Yet, little or no attention is paid to structural factors or power relations that restrict the flow of resources to such communities. The problem is analysed as though that wider context were no longer relevant. If it were relevant, then other remedies would also be prescribed such as seeking powerful allies, engaging both the public and private sectors and perhaps rethinking biases and assumptions that trap the unwary in fruitless effort. And this is where dissent and agitation needs to play its part. We have lost a vital route to understand our context and we are in dire need of such analysis.
Desperately Seeking Structural Change
Organisers have a ready made tradition of power analysis that points out of the impact of outside forces in determining much of the experience of oppression and exclusion. The route to transformation is to start from the relationships that offer authentic engagement and depth of trust. But having secured a base in community, organising is not constrained by the local but recognises that real lasting change can only be fought for in wider spheres of influence as well. Linking with other agencies with similar goals elsewhere, joining hands with social movements for racial, gender or environmental justice and forming alliances with diverse interests in line with the goal is necessary. These strategies give the local efforts purchase on the wider structures and enables the root causes of issues to be examined and addressed.
Organising and Dissent
Dissenters are those who stand against the tide, who work against the grain and who ask difficult questions of the powerful. They are often seen as lone voices calling for the alternative when all around are convinced that the current direction of travel is all there is. Agitation is the role of organisers in the group, raising the question of ‘Why?’ again and again: ‘Why is it that you feel so worn down? Why do you want more goods? Why do you get so little reward for so much work? Why do we all see things the same way?’ Such questions transcend place and enlarge on local engagement; such people bring in a broader perspective and open eyes to the situation shared by so many at the bottom of society.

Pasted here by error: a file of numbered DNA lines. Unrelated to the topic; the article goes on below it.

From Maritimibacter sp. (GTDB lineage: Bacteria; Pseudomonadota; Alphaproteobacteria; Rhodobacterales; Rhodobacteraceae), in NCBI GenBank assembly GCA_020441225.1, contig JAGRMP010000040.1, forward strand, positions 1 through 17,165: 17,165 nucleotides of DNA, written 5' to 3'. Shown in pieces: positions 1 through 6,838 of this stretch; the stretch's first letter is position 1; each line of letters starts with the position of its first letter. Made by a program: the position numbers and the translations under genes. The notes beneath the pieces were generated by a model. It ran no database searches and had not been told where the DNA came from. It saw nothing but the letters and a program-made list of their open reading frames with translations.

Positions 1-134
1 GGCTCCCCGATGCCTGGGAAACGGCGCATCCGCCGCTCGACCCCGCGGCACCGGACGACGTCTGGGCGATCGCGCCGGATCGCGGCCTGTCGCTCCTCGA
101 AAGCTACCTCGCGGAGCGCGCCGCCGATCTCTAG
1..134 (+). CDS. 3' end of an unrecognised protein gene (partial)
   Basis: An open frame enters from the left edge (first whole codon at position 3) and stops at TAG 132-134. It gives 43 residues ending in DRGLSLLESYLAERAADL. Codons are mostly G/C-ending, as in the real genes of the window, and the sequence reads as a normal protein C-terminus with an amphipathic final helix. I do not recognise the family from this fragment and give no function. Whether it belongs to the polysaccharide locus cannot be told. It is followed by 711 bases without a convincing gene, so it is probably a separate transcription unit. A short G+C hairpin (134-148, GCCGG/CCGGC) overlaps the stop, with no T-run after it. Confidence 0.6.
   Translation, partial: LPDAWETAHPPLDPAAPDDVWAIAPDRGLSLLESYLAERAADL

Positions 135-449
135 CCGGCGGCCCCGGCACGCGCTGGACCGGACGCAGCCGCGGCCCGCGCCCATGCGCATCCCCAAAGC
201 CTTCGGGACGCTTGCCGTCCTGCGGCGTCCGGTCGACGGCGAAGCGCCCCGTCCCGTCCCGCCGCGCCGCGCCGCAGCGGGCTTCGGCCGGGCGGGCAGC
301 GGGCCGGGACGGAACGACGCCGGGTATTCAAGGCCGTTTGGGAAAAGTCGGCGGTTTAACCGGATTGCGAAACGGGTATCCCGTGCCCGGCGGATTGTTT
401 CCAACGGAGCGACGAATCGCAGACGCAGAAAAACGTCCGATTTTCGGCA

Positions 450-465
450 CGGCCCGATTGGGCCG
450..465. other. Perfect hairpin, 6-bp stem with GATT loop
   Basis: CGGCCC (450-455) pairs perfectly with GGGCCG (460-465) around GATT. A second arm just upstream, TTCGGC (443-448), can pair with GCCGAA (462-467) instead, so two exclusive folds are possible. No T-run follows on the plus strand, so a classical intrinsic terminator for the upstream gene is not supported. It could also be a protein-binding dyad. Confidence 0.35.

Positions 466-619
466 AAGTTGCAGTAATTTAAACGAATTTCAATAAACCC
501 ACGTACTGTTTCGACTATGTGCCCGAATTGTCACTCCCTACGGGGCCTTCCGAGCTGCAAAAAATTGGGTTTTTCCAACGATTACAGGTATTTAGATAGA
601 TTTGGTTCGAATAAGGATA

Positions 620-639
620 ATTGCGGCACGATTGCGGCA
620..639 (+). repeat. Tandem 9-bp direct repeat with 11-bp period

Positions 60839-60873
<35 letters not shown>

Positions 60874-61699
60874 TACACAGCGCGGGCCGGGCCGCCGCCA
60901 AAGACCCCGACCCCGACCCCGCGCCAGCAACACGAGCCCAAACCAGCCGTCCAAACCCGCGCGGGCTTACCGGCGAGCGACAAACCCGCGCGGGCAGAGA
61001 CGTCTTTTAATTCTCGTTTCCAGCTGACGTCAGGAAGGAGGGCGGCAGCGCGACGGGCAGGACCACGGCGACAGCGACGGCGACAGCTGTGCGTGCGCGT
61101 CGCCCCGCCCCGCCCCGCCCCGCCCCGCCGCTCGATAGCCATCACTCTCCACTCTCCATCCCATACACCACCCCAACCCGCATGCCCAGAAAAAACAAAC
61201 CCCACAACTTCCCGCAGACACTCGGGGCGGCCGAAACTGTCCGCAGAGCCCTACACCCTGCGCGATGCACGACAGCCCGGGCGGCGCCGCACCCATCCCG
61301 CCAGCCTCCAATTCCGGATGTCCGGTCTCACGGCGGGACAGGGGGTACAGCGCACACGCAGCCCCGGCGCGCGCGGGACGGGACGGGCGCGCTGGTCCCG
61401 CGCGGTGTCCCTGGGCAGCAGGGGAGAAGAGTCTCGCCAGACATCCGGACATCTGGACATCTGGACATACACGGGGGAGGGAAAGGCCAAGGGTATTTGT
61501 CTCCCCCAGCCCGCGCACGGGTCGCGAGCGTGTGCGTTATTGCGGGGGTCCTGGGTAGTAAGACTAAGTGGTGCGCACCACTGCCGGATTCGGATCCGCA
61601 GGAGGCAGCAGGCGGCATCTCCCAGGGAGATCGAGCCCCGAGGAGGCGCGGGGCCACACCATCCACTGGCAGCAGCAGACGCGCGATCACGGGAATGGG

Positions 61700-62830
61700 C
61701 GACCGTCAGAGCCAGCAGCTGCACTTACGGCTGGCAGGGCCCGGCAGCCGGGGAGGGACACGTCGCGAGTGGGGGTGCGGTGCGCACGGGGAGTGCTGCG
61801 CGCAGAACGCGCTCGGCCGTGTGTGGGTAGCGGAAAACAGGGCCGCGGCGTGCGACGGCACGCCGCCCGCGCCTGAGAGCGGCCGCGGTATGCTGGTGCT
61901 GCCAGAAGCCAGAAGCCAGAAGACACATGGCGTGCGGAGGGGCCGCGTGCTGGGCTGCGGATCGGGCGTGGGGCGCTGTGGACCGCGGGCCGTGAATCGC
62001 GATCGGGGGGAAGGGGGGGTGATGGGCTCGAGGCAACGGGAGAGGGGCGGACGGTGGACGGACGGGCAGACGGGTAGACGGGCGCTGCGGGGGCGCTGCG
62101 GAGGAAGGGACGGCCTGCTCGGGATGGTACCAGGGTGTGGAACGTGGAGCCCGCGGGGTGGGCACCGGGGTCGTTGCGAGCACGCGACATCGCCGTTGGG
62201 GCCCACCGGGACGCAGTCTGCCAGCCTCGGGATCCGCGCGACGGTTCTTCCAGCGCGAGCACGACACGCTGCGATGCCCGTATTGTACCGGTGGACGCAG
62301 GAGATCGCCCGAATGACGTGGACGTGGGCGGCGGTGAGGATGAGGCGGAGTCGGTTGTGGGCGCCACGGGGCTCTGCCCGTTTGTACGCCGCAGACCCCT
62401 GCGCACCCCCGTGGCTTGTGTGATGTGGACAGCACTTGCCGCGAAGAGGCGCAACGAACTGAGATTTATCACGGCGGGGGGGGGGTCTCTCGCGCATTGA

Conflict to Challenge
Organising has contention at the core of its practice. Whilst relationships of trust and respect are vital to creating the base from which action develops, conflict forms a key part of the way organisers act and create a movement. Organisers give people a way to define their opponents – those whose interests are completely different, who are not seeking the common good – and to mobilise against their purposes. There is an important ‘us vs. them’ dynamic to organising that cannot be lost without ceasing to engage for justice. For organisers, power and interests are central as they recognise the basic inequality of power in any situation of injustice. Organising goes beyond mere community projects or service delivery to use the power of numbers to challenge structural power. Organising is a modern form of dissent but, sustained within the network of respectful trusting relationships formed by authentic encounter, it becomes a collective act of solidarity, a new grassroots democracy.
Marilyn Taylor (2011) Public Policy in the Community (2nd Edition) Palgrave
James DeFilippis, Robert Fisher and Eric Shragge ‘Community Organizing Theory and Practice: Conservative Trends, Oppositional Alternatives’ in Robert Fisher (ed) (2009) The People Shall Rule: ACORN, Community Organizing, and the Struggle for Economic Justice